Effect of Intensive Blood Pressure Control on Subtypes of Mild Cognitive Impairment and Risk of Progression From SPRINT Study

Sarah A. Gaussoin MS; Nicholas M. Pajewski PhD; Gordon Chelune PhD; Maryjo L. Cleveland MD; Michael G. Crowe PhD; Lenore J. Launer PhD; Alan J. Lerner MD; Jennifer Martindale-Adams EdD; Linda O. Nichols PhD; Paula K. Ogrocki PhD; Bonnie C. Sachs PhD; Kaycee M. Sink MD; Mark A. Supiano MD; Virginia G. Wadley PhD; Valerie M. Wilson MD; Clinton B. Wright MD; Jeff D. Williamson MD; David M. Reboussin PhD; Stephen R. Rapp PhD


J Am Geriatr Soc. 2022;70(5):1384-1393. 

In This Article


A total of 9361 participants were randomized between November 2010 and March 2013 (Figure S3). Briefly, participants were a mean age of 67.9 years (SD, 9.4 years), with 28.2% of participants aged 75 years or older (Table S1). Randomized participants were 35.6% female, 30.0% black, and 10.5% Hispanic with a mean SBP at baseline of 139.7 mm Hg (SD, 15.6 mm Hg). Median scores at baseline for the MoCA, Logical Memory II, and Digit Symbol Coding were 23 (interquartile range [IQR], 20–26), 8 (IQR, 6–11), and 51 (IQR, 41–61), respectively.

Intervention Effects of MCI and its Subtypes

During follow-up, 4278 (91.4%) participants in the intensive treatment group completed at least one cognitive assessment, as compared with 4285 (91.5%) in the standard treatment group (Figure S3). Over a median follow-up of 5.06 years (interquartile range 3.82 to 5.96 years), 640 participants met the protocol definition of MCI, which required two consecutive adjudications of cognitive impairment. Table S2 displays the frequency of the initial and second adjudication for cases of MCI by subtype. Based on the first adjudication of MCI, the majority of cases were amnestic multi-domain (69.2%) or amnestic single domain (16.9%), whereas non-amnestic multi- and single-domain accounted for 6.8% and 7%, respectively. For those initially adjudicated as amnestic multi-domain, the majority were either adjudicated again as amnestic multi-domain at the second assessment (77.9%) or had progressed to probable dementia (14.5%). With respect to treatment group differences, MCI occurred in 287 participants in the intensive treatment group and 353 participants in the standard treatment group (14.6 vs. 18.3 per 1000 person-years, Hazard Ratio (HR), 0.81 [95% CI, 0.69–0.94], Figure 2), as reported previously. There was a similar beneficial effect of intensive treatment on the occurrence of amnestic subtypes of MCI (HR = 0.78; 95% CI, 0.66–0.92; p value = 0.003), as well as multi-domain subtypes of MCI (HR = 0.78, 95% CI, 0.65–0.93, p value = 0.007, Figure 3). In contrast, the occurrence of non-amnestic and single-domain subtypes of MCI was similar between the treatment groups.

Figure 2.

Occurrence of mild cognitive impairment by treatment group. Shaded regions indicate 95% confidence intervals

Figure 3.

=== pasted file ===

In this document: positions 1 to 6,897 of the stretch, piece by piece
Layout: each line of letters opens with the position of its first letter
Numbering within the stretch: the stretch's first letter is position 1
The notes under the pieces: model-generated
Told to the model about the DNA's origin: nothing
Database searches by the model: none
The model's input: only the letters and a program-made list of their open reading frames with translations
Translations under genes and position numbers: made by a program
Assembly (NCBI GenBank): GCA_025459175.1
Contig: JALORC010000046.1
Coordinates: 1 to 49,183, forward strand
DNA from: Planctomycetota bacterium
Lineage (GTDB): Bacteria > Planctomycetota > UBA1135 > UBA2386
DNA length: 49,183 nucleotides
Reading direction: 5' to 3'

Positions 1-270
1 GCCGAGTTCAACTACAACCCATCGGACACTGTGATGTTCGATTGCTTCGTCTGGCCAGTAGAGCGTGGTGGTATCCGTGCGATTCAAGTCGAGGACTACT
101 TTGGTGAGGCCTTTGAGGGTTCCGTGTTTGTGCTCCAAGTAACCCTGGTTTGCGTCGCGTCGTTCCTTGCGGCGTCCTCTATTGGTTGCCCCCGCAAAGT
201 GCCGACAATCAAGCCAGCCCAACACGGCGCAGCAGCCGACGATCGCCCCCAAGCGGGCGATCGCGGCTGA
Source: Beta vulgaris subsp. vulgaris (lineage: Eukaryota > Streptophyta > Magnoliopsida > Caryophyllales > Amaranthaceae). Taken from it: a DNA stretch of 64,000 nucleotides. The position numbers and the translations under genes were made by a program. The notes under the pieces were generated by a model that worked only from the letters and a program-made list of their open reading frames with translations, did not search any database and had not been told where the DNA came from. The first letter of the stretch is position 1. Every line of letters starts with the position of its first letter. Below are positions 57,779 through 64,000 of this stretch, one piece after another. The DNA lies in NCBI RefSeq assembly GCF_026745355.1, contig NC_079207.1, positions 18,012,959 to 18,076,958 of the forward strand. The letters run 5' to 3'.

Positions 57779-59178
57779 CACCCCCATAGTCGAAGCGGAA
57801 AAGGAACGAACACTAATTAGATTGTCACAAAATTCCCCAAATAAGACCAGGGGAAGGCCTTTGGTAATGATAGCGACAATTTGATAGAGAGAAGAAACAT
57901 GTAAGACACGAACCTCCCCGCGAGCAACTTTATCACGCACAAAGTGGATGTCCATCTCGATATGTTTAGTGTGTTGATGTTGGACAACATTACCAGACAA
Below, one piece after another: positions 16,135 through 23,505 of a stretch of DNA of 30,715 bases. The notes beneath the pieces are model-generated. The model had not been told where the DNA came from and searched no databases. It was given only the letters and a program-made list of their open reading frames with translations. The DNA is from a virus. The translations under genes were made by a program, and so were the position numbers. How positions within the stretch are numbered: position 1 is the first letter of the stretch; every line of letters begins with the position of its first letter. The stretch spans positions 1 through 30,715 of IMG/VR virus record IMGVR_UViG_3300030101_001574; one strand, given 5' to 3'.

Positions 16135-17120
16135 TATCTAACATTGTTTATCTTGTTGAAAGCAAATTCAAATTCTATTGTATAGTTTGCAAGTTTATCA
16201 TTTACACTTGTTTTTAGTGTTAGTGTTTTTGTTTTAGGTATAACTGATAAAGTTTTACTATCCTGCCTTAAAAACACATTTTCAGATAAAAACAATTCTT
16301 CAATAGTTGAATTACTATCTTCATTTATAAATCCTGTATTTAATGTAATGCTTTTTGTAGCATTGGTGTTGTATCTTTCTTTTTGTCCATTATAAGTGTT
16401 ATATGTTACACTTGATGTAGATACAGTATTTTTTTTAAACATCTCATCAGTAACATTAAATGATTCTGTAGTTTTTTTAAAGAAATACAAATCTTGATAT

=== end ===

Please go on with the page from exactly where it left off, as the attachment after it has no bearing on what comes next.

Occurrence of subtypes of mild cognitive impairment by treatment group. Shaded regions indicate 95% confidence intervals

Transitions in Cognitive Status

As shown in Table S3, transitions indicative of progressive cognitive impairment were generally less frequent in the intensive treatment group. Participants randomized to intensive treatment less frequently transitioned from normal cognition to MCI (8.4% vs. 9.4%), and less frequently progressed from MCI to probable dementia (4.6% vs. 7.1%) compared with participants receiving standard treatment. Transitions from indeterminate adjudications represented a small proportion of transitions in both treatment groups (0.7% for both treatment groups). Table S4 examines model fit for the multistate survival model, comparing the observed versus expected prevalence of each cognitive state at various points of follow-up. The multistate model generally fit well through 4.5 years of follow-up, although it slightly overestimated the frequency of MCI and underestimated the frequency of death. Model fit was poorer at 5.25 years of follow-up, although this is not unexpected as this largely reflects the extended, observational follow-up period, when many participants were not accessed. The estimated 2-year transition probabilities from the multistate model are shown in Table 1. Overall, from a state of normal cognitive function, the most frequent transition was to MCI (estimated 2-year transition probability (P2 = 4.3%, 95% CI: 3.9% to 4.9%), with transitions to probable dementia (P2 = 0.6%, 95% CI: 0.5% to 0.9%) or death (P2 = 2.3%, 95% CI: 2.0% to 2.7%) being less frequent. From a state of MCI, the most likely transition was to intermittent MCI (P2 = 31.6%, 95% CI: 28.9% to 34.5%). Compared with a current status of normal cognitive function, the risk of transitioning to probable dementia or death was higher coming from MCI, with 2-year transition probabilities for probable dementia and mortality increasing to 5.9% (95% CI: 4.5%–7.7%) and 10.0% (95% CI: 8.3%–11.9%), respectively. Consistent with the overall trial results,[10] the risk of transitioning from normal cognitive function to MCI was lower with intensive treatment, although there were no other significant associations between treatment group and transition risk within the multistate model.